meditationNow, back to our tea session: Hopefully, by now we have set aside some time to mindfully tidy up the tea space. We can then use our creativity to set up a Chaxi with some ornaments and chose the teaware to go with it (or vice versa). Over time, we can combine them with objects that suit the tea, our moods, and the plants available as the seasons rotate. By surrounding ourselves with ever-changing beauty, we increase the pleasure in our lives. Being creative or sitting amongst creative beauty has been shown to boost the feel-good chemical, serotonin, in the brain. What more reason do you need?

Next comes tea selection. One of the things that I have been impressed with at the Tea Sage Hut is the thought and intuition that goes into selecting the tea. Before I came here, I would just ‘have a bit of what I fancied’. But we needn’t stop here. By doing a small amount of research and personal experimentation we can start to discover which teas suit different times of day, different seasons, and even different moods or health issues. In this way, we can begin to use tea less as a pick-me-up and more as a medicine in the sense of restoring balance. A nice Shou Puerh, for instance, might help us to balance the dampness and sleepiness we might feel on a cold winter’s morning but might be far too heat-producing on a hot day. Don’t believe the books; experiment for yourself! I actually drank a very ‘hot’ Shou Puerh recently on a boiling, humid day here in Taiwan and proceeded to sweat like a sumo for the next five hours. Lesson learned!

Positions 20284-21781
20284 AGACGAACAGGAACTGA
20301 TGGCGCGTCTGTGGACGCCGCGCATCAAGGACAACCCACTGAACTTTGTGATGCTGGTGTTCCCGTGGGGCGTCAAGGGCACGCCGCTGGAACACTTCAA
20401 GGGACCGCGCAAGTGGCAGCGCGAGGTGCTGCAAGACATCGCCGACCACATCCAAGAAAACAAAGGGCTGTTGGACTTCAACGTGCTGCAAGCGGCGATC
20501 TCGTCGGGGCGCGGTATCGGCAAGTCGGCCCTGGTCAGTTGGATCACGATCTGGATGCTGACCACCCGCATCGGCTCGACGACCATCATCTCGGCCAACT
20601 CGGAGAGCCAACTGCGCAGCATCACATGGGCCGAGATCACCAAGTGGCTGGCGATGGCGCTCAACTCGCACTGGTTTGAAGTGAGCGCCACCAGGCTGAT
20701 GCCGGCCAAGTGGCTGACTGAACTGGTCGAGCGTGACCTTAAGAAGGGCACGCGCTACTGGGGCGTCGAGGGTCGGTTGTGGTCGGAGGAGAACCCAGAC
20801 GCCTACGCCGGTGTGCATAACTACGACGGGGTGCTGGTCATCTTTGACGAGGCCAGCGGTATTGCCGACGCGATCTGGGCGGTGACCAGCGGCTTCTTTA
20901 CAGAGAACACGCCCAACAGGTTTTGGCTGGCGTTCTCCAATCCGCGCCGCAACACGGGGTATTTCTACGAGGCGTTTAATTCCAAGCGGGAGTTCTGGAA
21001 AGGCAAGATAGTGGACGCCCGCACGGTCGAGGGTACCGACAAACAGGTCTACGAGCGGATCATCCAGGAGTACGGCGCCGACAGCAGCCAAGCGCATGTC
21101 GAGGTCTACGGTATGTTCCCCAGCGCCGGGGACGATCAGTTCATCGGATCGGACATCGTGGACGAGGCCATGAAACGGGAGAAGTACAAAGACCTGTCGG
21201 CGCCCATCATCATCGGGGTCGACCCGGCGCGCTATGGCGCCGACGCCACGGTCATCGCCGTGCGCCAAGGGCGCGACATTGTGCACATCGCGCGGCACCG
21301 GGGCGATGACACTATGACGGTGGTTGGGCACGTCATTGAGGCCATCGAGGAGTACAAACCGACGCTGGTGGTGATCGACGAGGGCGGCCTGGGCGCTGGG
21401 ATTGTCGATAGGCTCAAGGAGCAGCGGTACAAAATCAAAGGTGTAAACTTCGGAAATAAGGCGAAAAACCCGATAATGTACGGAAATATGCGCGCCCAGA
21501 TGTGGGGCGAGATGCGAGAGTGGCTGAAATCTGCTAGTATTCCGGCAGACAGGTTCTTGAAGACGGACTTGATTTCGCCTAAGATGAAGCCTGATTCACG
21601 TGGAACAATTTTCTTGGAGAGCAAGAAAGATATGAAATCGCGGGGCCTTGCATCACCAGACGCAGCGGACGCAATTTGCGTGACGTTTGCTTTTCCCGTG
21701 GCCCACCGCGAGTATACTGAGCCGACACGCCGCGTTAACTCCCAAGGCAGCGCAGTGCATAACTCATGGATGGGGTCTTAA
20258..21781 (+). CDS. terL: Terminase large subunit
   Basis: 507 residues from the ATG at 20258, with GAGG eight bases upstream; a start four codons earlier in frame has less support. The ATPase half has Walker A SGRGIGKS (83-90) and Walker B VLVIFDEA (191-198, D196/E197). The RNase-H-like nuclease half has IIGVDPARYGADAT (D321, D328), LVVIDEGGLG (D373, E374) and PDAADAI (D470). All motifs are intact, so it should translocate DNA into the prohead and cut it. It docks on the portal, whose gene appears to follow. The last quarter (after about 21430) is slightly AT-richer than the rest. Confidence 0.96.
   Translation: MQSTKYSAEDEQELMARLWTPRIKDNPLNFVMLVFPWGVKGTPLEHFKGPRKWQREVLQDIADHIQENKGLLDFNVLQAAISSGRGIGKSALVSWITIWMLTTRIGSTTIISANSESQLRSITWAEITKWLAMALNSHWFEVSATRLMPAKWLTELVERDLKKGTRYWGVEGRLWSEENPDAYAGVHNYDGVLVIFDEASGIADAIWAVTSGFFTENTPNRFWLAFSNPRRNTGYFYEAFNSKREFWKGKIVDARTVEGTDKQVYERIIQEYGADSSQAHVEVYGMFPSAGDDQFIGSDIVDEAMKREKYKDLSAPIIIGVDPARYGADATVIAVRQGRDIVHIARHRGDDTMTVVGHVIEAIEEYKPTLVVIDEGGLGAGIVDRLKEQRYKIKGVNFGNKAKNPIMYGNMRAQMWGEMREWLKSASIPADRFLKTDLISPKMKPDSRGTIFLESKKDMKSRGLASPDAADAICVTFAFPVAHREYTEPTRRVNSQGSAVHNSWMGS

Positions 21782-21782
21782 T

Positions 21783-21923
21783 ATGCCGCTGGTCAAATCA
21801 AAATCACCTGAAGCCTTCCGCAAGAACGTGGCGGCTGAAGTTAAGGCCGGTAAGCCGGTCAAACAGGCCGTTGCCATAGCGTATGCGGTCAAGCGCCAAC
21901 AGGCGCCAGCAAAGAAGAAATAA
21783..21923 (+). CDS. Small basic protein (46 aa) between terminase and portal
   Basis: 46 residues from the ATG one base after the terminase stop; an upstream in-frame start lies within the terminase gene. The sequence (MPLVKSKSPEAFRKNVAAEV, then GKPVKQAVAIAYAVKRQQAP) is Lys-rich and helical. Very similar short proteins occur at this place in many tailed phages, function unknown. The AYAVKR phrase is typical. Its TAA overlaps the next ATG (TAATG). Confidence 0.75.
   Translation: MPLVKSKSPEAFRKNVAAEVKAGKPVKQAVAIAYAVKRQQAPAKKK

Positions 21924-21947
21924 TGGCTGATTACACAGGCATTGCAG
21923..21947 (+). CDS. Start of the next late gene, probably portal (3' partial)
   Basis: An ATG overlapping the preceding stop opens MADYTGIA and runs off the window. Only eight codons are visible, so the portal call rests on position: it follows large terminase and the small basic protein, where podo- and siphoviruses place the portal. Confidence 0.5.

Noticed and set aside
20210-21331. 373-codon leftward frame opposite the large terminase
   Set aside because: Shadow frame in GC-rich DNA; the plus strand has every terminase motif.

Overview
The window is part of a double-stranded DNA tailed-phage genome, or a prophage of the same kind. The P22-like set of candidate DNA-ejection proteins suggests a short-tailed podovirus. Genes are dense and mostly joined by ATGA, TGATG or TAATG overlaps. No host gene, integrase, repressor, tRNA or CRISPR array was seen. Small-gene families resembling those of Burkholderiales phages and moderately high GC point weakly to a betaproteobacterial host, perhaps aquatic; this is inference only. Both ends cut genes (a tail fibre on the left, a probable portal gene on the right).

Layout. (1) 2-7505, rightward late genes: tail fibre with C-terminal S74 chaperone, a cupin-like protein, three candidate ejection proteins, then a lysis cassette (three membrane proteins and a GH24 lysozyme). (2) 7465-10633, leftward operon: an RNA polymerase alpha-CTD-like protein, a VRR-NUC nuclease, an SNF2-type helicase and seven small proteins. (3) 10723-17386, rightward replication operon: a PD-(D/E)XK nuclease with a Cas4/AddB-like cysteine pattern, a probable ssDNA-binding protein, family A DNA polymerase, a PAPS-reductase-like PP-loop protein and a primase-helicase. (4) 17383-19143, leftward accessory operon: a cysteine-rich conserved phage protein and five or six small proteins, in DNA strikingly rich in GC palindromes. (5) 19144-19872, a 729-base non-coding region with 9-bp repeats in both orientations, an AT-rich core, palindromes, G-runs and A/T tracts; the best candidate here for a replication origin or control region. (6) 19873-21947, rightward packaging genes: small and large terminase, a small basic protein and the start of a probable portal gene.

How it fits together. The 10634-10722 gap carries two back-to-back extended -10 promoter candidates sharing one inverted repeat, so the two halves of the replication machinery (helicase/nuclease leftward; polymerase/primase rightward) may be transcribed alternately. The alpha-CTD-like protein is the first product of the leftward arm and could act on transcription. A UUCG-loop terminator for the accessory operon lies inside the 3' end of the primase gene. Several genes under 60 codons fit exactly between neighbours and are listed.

Along with my intellectual and experiential knowledge of which teas go well with hot or cold weather, or which teas are more yin or yang, I can pause in that embodied space and see what emerges. That’s where I’m at anyway. I’ll leave it to those who have gone further to talk from their experience.

Article by Nick Dilks for Global Tea Hut. To read this series from the beginning, click here. “Medi-TEA-tion” will conclude next week.

Image courtesy of Global Tea Hut.